Delhi gangarape: How rules can be stengthened

The brutal gang rape and torture of a 23-year-old paramedical student inside a private bus in Delhi has outraged the country.

Fear and Loathing in Delhi
The brutal gang rape and torture of a 23-year-old paramedical student inside a private bus in Delhi has outraged the country. The numerous angry demonstrations prompted Prime Minister Manmohan Singh himself to appeal for calm. A look at the existing framework to prevent and punish rape and how these can be strengthened:

The law: Sections 375 and 376 of the Indian Penal Code define rape and set forth the punishment for it. Rape is defined as sexual intercourse with a woman against her consent. Activists have claimed that the definition is too narrow, but attempts to widen it have so far been turned down by the courts. The minimum punishment for rape is seven years, the maximum, life imprisonment. In special cases, such as the rape of a minor or custodial rape, the minimum sentence is 10 years.

Proposed changes: The Criminal Law (Amendment) Bill, awaiting Parliament's nod, widens the definition of rape to include all kinds of sexual assault, makes the act gender neutral to cover homosexual rape as well, and raises the minimum age of consent from 16 to 18 years.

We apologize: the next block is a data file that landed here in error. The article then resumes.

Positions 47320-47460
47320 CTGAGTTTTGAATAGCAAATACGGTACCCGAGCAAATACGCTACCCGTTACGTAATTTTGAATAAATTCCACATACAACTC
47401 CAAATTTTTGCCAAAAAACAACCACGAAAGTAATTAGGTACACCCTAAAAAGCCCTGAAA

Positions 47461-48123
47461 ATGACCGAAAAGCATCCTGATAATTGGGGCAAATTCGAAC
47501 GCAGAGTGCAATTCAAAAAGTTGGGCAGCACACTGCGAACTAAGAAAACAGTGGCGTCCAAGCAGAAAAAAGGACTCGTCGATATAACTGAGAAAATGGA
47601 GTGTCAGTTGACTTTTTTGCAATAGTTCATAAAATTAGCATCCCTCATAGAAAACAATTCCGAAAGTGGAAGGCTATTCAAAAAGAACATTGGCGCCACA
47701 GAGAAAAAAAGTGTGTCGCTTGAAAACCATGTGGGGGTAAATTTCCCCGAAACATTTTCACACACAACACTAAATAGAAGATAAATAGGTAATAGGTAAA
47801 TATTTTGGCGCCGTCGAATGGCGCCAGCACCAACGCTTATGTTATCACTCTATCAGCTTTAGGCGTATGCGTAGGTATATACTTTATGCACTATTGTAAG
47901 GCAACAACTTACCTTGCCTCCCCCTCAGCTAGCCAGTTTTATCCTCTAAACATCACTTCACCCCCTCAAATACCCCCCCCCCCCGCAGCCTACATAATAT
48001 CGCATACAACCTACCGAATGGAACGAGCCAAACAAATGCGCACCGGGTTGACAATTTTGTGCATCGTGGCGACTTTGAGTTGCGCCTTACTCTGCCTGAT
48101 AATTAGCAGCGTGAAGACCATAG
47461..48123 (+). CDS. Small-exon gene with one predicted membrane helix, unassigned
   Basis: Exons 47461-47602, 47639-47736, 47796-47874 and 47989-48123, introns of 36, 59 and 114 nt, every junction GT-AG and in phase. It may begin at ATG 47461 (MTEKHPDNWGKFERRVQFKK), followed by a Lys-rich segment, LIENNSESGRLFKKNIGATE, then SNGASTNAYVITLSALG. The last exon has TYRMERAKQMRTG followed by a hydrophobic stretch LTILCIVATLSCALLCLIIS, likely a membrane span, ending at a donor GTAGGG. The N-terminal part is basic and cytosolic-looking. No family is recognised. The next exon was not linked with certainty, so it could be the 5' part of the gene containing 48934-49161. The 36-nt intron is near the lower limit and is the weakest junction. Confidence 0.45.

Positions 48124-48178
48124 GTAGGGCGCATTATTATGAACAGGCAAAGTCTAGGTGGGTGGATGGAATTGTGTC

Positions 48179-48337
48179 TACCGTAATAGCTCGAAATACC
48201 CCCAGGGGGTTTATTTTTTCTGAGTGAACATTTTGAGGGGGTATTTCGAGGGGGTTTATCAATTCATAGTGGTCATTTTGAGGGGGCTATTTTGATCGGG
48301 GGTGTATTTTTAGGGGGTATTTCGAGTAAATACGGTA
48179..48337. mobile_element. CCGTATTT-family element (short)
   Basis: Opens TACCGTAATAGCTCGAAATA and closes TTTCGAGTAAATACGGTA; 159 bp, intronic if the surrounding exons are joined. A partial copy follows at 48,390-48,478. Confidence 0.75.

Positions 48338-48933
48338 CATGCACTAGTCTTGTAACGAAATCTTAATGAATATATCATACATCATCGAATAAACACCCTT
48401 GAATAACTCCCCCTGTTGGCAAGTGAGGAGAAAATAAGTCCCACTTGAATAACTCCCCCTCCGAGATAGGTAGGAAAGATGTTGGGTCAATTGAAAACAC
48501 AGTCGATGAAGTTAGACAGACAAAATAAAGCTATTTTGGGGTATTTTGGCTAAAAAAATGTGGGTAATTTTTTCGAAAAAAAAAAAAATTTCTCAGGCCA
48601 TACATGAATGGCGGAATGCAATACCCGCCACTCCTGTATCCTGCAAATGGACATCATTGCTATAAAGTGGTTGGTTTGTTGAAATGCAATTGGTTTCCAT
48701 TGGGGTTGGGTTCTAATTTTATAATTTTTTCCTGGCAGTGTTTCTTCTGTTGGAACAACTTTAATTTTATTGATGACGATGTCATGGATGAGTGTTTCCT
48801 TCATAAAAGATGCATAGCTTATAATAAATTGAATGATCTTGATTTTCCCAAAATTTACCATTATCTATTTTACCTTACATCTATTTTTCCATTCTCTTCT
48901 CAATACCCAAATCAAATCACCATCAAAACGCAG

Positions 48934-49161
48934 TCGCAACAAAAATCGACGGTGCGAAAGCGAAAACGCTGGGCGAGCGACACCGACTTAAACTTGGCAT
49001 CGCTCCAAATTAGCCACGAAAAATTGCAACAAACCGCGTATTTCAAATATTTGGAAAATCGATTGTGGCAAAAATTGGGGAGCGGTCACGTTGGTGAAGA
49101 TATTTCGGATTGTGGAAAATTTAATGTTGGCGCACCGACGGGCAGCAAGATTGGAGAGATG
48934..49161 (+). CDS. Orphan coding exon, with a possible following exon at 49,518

Hurdles: First, poor policing. Many have called for more visible presence of the police on roads, using community resources to assist them if required. Second, the slow pace of justice. There are around 40,000 rape cases currently pending in Indian courts. Recent steps: A panel of three legal experts has been set up to review the laws against rape and suggest amendments to strengthen them.

All at Sea
The long-pending delivery of Admiral Gorshkov, the 44,500-tonne aircraft carrier that will be renamed INS Vikramaditya, has again been delayed. India signed the deal to acquire it from Russia in 2004, with 2008 as delivery date. After repeated cost revisions and delays, it was scheduled to arrive in December 2012, but will now be handed over only in October 2013. No further cost revision, though - it remains $2.3 billion.

Big Wheels
At an ex-showroom price of Rs 12 crore, the Bugatti Veyron is the most expensive car in India, rivalled only by the Koenigsegg Agera, which costs about the same. The two are also among the fastest cars on the planet, touching top speeds of just over 400 km per hour. The first has been here since October 2010, the second from April 2011. But would they be roadworthy on Indian roads? Car enthusiasts are very doubtful.

Moral High Ground

A 25-year-old man has been living in a guava tree in a village near Varanasi for the last nine months. He refuses to descend unless his wife apologises to him. She has not yet done so. Sanjay and Tara married in a Varanasi village last year before moving to Mumbai. In the big, bad city, returning early from work one day in March, Sanjay caught Tara making out with a neighbour, and chose this unique mode of punishing her.